Mindful Self-Compassion (MSC) is based on research by Kristin Neff, integrated with the clinical perspective of Christopher Germer. MSC teaches core principles and practices that enable participants to respond to difficult moments in their lives with kindness, care and understanding.
The three key components of self-compassion are self-kindness, a sense of common humanity, and balanced, mindful awareness. Kindness opens our hearts to suffering, so we can give ourselves what we need. Common humanity opens us to our essential inter-relatedness, so that we know we aren’t alone. Mindfulness opens us to the present moment, so we can accept our experience with greater ease. Together they comprise a state of warm, connected, presence.
Self-compassion can be learned by anyone, even those who didn’t receive enough affection in childhood or who feel uncomfortable when they are good to themselves. It’s a courageous attitude that stands up to harm, including the harm that we unwittingly inflict on ourselves through self-criticism, self-isolation, or self-absorption. Self-compassion provides emotional strength and resilience, allowing us to admit our shortcomings, motivate ourselves with kindness, forgive ourselves when needed, relate wholeheartedly to others and be more authentically ourselves.
Rapidly expanding research demonstrates that self-compassion is strongly associated with emotional well-being, less anxiety, depression and stress, maintenance of healthy habits such as diet and exercise, and satisfying personal relationships. And it’s easier than you think.
What to expect
The two teachers will guide the mindfulness, loving-kindness and self-compassion practices, and will remain mostly in silence so you can deeply explore and learn as much as possible from your own experience of these.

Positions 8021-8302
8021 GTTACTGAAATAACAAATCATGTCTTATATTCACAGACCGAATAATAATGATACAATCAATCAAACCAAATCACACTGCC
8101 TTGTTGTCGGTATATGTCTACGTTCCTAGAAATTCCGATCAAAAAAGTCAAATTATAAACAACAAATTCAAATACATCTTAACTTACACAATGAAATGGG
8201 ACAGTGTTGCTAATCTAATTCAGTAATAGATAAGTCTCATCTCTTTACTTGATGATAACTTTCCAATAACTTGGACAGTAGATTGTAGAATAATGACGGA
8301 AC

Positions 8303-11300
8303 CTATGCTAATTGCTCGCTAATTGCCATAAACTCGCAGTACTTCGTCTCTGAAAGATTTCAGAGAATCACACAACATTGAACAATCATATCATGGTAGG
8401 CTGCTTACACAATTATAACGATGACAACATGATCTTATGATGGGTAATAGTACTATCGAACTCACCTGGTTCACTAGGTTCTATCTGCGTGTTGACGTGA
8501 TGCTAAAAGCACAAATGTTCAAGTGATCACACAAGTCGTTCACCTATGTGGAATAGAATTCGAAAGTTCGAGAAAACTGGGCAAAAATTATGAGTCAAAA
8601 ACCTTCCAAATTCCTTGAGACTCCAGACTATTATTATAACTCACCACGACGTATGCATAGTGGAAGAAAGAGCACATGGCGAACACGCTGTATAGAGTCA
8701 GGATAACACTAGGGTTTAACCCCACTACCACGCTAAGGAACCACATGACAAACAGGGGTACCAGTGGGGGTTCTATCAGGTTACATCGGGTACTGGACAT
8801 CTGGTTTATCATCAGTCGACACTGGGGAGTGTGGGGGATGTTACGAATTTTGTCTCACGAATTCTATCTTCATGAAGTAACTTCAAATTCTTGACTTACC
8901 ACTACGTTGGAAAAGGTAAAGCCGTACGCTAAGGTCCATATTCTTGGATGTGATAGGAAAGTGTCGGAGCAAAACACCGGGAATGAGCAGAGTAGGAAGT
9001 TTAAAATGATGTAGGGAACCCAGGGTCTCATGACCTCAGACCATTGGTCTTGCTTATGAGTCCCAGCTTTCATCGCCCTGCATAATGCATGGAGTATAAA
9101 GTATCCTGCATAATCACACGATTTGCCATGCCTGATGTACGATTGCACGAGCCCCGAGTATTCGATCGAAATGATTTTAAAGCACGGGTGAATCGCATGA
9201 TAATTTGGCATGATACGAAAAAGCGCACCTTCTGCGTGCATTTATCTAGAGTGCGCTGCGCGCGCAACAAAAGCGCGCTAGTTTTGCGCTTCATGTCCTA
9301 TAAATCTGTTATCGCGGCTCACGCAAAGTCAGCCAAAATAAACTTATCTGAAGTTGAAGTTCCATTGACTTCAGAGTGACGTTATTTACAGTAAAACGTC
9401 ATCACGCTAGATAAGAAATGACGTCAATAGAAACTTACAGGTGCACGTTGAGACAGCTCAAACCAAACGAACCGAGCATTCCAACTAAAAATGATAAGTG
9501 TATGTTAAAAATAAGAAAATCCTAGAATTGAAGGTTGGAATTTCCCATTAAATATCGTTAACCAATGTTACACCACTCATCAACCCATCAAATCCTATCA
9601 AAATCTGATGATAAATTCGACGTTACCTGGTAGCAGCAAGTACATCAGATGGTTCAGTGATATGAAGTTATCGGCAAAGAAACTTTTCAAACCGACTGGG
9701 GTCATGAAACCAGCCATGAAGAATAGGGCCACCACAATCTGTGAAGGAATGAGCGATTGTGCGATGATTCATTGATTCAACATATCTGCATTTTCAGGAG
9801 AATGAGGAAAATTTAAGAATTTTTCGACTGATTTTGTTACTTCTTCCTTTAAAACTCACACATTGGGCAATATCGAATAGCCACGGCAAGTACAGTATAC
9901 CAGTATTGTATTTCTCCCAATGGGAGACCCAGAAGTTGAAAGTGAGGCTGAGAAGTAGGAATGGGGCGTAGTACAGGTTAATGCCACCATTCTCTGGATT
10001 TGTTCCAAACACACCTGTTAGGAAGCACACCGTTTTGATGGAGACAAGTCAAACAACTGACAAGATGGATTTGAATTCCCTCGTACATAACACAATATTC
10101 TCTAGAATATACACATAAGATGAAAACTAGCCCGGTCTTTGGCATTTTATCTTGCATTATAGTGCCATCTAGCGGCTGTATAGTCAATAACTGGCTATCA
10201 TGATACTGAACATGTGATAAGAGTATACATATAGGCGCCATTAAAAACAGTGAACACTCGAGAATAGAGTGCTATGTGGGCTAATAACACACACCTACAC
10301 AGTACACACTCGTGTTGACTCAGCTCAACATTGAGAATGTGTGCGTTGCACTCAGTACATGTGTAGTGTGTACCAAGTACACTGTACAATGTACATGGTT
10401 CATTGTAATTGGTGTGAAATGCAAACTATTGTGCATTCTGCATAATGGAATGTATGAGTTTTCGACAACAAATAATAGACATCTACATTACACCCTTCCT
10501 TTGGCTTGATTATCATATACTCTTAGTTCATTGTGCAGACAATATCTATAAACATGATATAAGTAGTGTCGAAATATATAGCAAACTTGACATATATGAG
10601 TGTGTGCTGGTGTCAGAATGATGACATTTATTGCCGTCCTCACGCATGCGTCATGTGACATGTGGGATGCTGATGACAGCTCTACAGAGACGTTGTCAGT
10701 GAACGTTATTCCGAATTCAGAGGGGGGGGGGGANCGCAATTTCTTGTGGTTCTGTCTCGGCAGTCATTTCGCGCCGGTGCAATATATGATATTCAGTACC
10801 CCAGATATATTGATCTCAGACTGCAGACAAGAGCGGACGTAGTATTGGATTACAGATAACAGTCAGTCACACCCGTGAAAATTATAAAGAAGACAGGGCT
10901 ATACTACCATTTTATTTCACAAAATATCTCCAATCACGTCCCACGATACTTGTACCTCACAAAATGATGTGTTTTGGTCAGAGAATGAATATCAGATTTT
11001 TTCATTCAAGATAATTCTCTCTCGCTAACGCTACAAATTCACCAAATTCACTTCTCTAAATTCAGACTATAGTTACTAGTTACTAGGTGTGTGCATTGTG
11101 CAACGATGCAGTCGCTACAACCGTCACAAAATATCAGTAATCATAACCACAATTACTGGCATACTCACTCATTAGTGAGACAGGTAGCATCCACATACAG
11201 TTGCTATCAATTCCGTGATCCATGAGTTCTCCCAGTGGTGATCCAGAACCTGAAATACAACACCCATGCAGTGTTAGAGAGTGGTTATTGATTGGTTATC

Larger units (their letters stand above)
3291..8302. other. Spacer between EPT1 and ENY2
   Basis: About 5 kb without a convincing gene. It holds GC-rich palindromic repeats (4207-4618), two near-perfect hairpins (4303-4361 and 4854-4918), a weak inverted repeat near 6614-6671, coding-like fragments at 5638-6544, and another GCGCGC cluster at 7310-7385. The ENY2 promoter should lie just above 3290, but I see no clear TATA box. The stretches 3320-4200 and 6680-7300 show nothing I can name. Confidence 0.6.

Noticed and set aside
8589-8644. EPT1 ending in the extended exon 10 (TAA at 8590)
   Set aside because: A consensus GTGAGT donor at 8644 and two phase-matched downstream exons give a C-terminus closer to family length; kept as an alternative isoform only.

The first evening will be an orientation session. For the rest of the four and a half days, the practices in the mornings and afternoons will include alternate sitting or lying and movement practices that you will have learned and practised on your mindful self-compassion course. For this time on retreat, we will be practising meditations to enhance and deepen our mindfulness, loving-kindness, compassion, joy and equanimity.
In addition, there will be a silent early morning practice before breakfast. In the evenings the teachers will offer talks to help you relate experientially to the following day’s practices. You will also have at least one individual interview with a teacher where you can discuss your practice, and how you are finding the retreat.
How will this retreat help to deepen self-compassion?
The emphasis of the retreat will be on looking after ourselves, and on nourishing our compassion both through our practice, and through time for relaxation. We will be spending plenty of practice time outside. You can also take advantage of free time after lunch to walk in the gardens or nearby Richmond Park.